The Weinstein Co.

Jennifer Lawrence, Bradley Cooper in "Silver Linings Playbook."

New DVDs this week

Published: Friday, May. 3, 2013 - 12:00 am | Page 13TICKET

"Silver Linings Playbook" (R, 117 minutes, Starz/Anchor Bay): This fractured fairy tale of mental illness, family drama, ragged romance and die-hard Philadelphia Eagles fandom landed in the superbly capable hands of director David O. Russell. As the movie opens, Pat Solitano (Bradley Cooper) is being discharged from a psychiatric facility, having been sent there after an incident involving his estranged wife. Meanwhile, he meets Tiffany (Jennifer Lawrence), a sharp-tongued young widow with an acute nonsense-detector and a knack for brutal honesty equaled only by Pat's own impulsive, socially disastrous candor. The tart, brutally frank chemistry that fuels "Silver Linings Playbook" plays out in the film's visual approach, which eschews air-brushed Hollywood aesthetics for a far more jagged, intimate imperfection. Contains language, some sexual content and nudity. Extras: deleted scenes, featurettes "Silver Linings Playbook: The Movie That Became a Movement," "Dance Rehearsal" and "Going Steadicam With Bradley Cooper."

"The Guilt Trip" (PG-13, 96 minutes, Paramount): Anne Fletcher's lifeless comedy about an overbearing mother and her exasperated adult son has no flawlessly delivered punch lines. It does have a series of clunky, episodic scenes of ersatz intimacy in which Seth Rogen – here playing an organic scientist named Andy Brewster – tries desperately to play off Barbra Streisand as she preens and poses for a camera she wants very badly to still love her. Admittedly, there are one or two memorable moments. And darned if the film's payoff, when the duo finally reach San Francisco, doesn't land right in the sweet spot. But such fleeting moments aren't worth a tedious, clichéd schlep. Contains profanity and some risque material.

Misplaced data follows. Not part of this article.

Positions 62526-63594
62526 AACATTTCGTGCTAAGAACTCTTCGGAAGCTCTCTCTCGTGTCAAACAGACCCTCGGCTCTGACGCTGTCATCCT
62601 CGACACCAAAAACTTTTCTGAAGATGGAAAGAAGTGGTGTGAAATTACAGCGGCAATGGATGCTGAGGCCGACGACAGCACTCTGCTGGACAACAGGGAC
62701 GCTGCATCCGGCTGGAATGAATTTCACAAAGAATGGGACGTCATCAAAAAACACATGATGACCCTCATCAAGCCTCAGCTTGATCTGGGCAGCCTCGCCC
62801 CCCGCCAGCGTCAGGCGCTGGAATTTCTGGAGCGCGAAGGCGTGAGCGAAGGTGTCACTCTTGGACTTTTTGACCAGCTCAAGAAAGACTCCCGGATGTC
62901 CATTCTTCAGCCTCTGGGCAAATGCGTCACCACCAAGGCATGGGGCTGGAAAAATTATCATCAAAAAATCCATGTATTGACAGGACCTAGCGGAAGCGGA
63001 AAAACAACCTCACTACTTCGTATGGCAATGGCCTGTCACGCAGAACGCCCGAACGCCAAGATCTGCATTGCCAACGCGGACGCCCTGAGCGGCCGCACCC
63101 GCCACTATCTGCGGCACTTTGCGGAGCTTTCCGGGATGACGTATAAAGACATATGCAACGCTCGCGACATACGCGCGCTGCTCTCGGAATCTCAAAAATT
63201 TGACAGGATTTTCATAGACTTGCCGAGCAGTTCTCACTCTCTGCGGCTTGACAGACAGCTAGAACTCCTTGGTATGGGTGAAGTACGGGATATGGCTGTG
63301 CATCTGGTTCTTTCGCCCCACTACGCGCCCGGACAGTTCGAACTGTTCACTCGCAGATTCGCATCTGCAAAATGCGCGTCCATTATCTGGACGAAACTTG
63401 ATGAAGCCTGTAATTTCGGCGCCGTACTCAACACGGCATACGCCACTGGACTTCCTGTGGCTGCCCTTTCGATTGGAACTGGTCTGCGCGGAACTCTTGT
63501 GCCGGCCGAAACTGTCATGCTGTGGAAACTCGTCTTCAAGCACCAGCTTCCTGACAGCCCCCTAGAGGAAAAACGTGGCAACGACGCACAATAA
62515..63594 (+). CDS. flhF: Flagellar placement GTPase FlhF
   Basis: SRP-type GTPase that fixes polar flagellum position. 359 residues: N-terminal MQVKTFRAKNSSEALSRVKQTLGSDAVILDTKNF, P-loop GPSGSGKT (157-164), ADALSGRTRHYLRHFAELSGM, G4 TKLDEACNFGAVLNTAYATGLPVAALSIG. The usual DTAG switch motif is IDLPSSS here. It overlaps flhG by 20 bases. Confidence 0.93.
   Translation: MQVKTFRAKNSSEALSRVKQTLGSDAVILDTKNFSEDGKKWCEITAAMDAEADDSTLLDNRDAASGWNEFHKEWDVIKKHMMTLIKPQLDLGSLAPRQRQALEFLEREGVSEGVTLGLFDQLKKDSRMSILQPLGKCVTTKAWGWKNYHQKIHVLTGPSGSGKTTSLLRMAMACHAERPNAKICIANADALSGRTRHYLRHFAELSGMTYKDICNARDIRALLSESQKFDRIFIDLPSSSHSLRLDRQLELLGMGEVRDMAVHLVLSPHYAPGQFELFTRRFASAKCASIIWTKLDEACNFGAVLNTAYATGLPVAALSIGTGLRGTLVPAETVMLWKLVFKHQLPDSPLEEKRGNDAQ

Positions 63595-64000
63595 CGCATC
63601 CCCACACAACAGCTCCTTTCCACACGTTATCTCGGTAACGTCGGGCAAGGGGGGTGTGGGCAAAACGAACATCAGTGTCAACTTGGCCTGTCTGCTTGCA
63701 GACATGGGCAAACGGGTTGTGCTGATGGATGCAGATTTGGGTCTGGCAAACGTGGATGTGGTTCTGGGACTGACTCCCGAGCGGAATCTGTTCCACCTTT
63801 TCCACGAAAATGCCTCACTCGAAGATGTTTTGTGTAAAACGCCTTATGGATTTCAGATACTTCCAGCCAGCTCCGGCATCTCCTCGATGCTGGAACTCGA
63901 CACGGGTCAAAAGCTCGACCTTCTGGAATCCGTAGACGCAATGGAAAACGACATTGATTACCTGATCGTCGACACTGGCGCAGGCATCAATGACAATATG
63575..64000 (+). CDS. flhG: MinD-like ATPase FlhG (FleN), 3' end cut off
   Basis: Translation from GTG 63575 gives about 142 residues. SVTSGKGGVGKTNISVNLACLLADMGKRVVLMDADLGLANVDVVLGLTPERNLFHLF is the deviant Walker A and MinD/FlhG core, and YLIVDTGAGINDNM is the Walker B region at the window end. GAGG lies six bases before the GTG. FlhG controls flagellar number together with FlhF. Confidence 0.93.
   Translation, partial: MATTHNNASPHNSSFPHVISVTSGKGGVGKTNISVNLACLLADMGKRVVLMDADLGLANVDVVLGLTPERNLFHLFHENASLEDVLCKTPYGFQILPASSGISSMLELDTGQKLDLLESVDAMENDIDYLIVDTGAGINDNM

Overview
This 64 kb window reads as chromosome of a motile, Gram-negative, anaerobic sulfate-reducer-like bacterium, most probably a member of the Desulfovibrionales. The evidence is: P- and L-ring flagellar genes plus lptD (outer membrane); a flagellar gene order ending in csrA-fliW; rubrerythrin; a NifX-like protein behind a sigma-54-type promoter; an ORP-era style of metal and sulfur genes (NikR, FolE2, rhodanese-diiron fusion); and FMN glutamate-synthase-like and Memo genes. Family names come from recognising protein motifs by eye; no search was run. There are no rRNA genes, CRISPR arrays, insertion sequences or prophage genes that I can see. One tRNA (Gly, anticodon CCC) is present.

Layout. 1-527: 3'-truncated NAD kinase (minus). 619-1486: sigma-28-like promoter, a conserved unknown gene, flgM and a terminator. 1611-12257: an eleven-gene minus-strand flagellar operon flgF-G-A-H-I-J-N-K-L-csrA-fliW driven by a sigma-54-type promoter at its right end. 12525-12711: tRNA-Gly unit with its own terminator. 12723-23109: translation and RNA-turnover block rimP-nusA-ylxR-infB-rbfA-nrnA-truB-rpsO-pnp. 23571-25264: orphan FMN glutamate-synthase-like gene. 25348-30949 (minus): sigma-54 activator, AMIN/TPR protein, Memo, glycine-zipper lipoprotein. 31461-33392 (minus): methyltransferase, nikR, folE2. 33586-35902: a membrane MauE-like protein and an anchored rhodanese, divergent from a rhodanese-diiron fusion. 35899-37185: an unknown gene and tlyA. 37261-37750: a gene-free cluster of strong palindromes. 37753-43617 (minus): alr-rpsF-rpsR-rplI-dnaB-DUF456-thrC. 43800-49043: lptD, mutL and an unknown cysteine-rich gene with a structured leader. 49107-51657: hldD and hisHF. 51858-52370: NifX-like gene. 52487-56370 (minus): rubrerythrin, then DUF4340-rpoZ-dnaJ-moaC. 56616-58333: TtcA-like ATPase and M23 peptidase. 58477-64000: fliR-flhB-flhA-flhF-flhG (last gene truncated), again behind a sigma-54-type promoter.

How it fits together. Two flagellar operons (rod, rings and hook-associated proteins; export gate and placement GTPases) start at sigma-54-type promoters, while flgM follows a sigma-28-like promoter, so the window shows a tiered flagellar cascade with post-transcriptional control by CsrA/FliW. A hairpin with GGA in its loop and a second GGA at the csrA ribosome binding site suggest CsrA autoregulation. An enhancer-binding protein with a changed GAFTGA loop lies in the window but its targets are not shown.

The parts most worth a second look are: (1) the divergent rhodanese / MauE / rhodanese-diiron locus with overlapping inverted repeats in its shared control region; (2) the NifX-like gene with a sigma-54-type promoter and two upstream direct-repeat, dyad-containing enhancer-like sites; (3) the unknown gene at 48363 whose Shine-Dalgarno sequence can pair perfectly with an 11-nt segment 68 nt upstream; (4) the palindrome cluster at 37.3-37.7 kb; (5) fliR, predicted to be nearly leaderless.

"Broken City" (R, 109 minutes, 20th Century Fox): This crime drama turns out to be better – and funnier and more suspenseful – than its trailer suggests. Mark Wahlberg plays Billy Taggart, a New York cop forced to hand in his badge after the shooting death of a teenager. The mayor (Russell Crowe) tells Billy his actions were heroic. But the city's residents are outraged, and Billy's law enforcement career must end. Seven years later, the ex-cop makes a living tailing and photographing cheating spouses. Just before Election Day, Mayor Hostetler – in a close race – contacts Billy. It appears that the mayor's wife (Catherine Zeta-Jones) is cheating on him, and he wants pictures and information about the man who's cuckolding him. The job, of course, is not as straightforward as it seems; it's a thread in a web of political corruption. There are a few too-convenient plot developments, but this is an entertaining diversion. Contains crude language, violence and sexual situations.

Also: "Not Fade Away," "Texas Chainsaw," "The Details," "Dangerous Edge: A Life of Graham Greene" (documentary, PBS), "The Scarlet Pimpernel" (1982), "Walk Away Renee," "Young and Wild" (Chile), "If You Really Love Me" (Dove-approved family film), "G-Dog" and "Night of the Living Dead: Resurrection."

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